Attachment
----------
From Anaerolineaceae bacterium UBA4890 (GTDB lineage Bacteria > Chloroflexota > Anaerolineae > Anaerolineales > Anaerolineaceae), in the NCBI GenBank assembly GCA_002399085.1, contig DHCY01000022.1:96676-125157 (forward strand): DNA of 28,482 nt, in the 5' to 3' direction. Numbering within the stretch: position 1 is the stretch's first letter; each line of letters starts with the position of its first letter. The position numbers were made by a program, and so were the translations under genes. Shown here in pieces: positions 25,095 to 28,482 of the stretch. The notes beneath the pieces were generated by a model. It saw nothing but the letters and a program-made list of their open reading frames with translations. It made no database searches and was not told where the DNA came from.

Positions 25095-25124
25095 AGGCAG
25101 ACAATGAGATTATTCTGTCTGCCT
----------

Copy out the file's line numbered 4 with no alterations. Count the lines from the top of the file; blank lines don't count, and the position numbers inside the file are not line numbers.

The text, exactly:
25101 ACAATGAGATTATTCTGTCTGCCT